Meteorologist recalls the day the Derecho crossed W.Va.

CHARLESTON, W.Va. — The National Weather Service in Charleston knew West Virginia was in for some storm related activity on June 29, 2012. However, they never expected it to line up like it did.

Now a decade has passed and Meteorologist Jeff Hovis is still working out of the Charleston Weather Bureau.  He was on the job that fateful afternoon and  recalled the storm systems forming in the area of Chicago and eastern Iowa.

“All of our computer models indicated the more intense storms wouldn’t make it down here. But gradually as the day went on, the models changed and our international storm prediction center started up grading to more and more threat. Initially we thought there would be thunderstorms, but nothing like what happened,” said Hovis.

What happened was an intense straight line of thunderstorms with high winds which cut a diagonal path across West Virginia from the base of the northern panhandle all the way to the Greenbrier V alley. It spared only a few homes in the uppermost part of the Northern Panhandle.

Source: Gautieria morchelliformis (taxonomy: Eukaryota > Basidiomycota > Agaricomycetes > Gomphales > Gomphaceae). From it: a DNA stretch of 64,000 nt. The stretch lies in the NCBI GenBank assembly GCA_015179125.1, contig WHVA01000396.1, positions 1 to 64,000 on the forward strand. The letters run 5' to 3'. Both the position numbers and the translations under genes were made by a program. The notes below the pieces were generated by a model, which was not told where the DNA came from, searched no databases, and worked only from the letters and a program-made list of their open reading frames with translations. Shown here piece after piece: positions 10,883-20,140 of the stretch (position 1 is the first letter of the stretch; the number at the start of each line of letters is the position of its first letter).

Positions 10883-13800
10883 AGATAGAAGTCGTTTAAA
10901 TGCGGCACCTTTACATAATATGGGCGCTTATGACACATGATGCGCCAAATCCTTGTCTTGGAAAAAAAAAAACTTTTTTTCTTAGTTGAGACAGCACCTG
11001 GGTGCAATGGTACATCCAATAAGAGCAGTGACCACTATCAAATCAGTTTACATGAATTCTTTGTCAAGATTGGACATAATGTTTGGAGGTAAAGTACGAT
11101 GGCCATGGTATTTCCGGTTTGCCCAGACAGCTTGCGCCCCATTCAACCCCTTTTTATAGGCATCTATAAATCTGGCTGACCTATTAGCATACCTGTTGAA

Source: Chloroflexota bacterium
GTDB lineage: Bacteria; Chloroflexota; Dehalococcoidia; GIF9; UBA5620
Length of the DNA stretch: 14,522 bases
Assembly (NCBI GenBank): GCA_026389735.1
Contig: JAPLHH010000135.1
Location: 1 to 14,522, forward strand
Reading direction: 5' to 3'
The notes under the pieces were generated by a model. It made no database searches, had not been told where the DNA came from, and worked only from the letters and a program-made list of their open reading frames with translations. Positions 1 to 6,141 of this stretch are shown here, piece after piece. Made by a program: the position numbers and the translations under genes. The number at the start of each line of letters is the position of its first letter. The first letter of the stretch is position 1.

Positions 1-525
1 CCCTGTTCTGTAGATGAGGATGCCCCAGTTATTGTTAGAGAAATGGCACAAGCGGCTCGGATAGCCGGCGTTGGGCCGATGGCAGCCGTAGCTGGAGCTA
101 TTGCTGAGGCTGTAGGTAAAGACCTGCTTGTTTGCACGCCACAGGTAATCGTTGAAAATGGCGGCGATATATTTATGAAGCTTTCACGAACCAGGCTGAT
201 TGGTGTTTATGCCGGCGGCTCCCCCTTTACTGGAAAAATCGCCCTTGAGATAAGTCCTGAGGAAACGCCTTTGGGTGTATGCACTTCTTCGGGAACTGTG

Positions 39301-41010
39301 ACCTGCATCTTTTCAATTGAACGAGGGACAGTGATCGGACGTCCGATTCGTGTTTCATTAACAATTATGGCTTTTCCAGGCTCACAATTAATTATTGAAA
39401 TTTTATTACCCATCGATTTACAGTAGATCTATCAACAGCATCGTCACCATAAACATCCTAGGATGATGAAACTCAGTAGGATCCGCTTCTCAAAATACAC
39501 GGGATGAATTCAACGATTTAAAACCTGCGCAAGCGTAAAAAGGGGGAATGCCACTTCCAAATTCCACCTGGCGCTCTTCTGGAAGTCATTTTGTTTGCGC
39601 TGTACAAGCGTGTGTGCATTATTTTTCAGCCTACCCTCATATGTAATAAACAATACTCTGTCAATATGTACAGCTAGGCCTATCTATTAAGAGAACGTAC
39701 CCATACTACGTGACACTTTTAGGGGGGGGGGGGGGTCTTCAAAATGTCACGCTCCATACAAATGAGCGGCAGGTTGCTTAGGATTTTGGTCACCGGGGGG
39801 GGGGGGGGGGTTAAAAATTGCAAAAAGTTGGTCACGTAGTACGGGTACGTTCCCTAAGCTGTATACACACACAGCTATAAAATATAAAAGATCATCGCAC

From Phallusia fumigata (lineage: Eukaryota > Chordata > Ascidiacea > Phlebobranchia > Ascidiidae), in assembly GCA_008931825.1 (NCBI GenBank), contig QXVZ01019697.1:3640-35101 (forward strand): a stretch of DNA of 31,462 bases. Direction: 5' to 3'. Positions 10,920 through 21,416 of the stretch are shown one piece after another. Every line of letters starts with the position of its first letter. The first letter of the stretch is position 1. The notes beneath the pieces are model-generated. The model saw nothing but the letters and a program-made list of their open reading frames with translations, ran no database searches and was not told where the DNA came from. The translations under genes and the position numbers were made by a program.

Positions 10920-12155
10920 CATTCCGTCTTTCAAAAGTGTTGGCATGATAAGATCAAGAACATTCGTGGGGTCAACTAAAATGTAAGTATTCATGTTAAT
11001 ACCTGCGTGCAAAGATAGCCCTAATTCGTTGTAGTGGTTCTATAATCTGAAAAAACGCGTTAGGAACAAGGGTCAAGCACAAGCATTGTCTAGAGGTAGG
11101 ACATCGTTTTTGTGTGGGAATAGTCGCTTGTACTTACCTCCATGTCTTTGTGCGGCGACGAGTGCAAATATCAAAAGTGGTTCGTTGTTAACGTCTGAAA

“It crossed the Ohio River up toward Parkersburg and during the day raced southeast across the state at 50 to 60 miles an hour,” he said.

The storm spared nothing in its path. In a matter of minutes power went out to 85 percent of the homes in West Virginia–and some of them wouldn’t see it back on for nearly two weeks. The storm, as everybody would soon learn, was a rare phenomena known as a Derecho. Although rare, Hovis said the straight line storms are more common than we think….but the first one we ever heard about stretched from Chicago to Washington D.C. and was the most destructive storm most had ever seen, including Hovis.

“I had not seen one, even a less intense one. That was a very intense one,” he said.

Today, the National Weather Service and their national storm prediction center are attempting to refine the actual parameters of a derecho. Hovis said the problem now is people get nervous when they hear the term.

“They hear the ‘D-Word’ and they think we’re going to have what we had before. So there’s some work being done to somewhat classify those. The majority of derechos are not what we had. You’ll have some damage along the line, but you won’t have an entire state without power,” he said.

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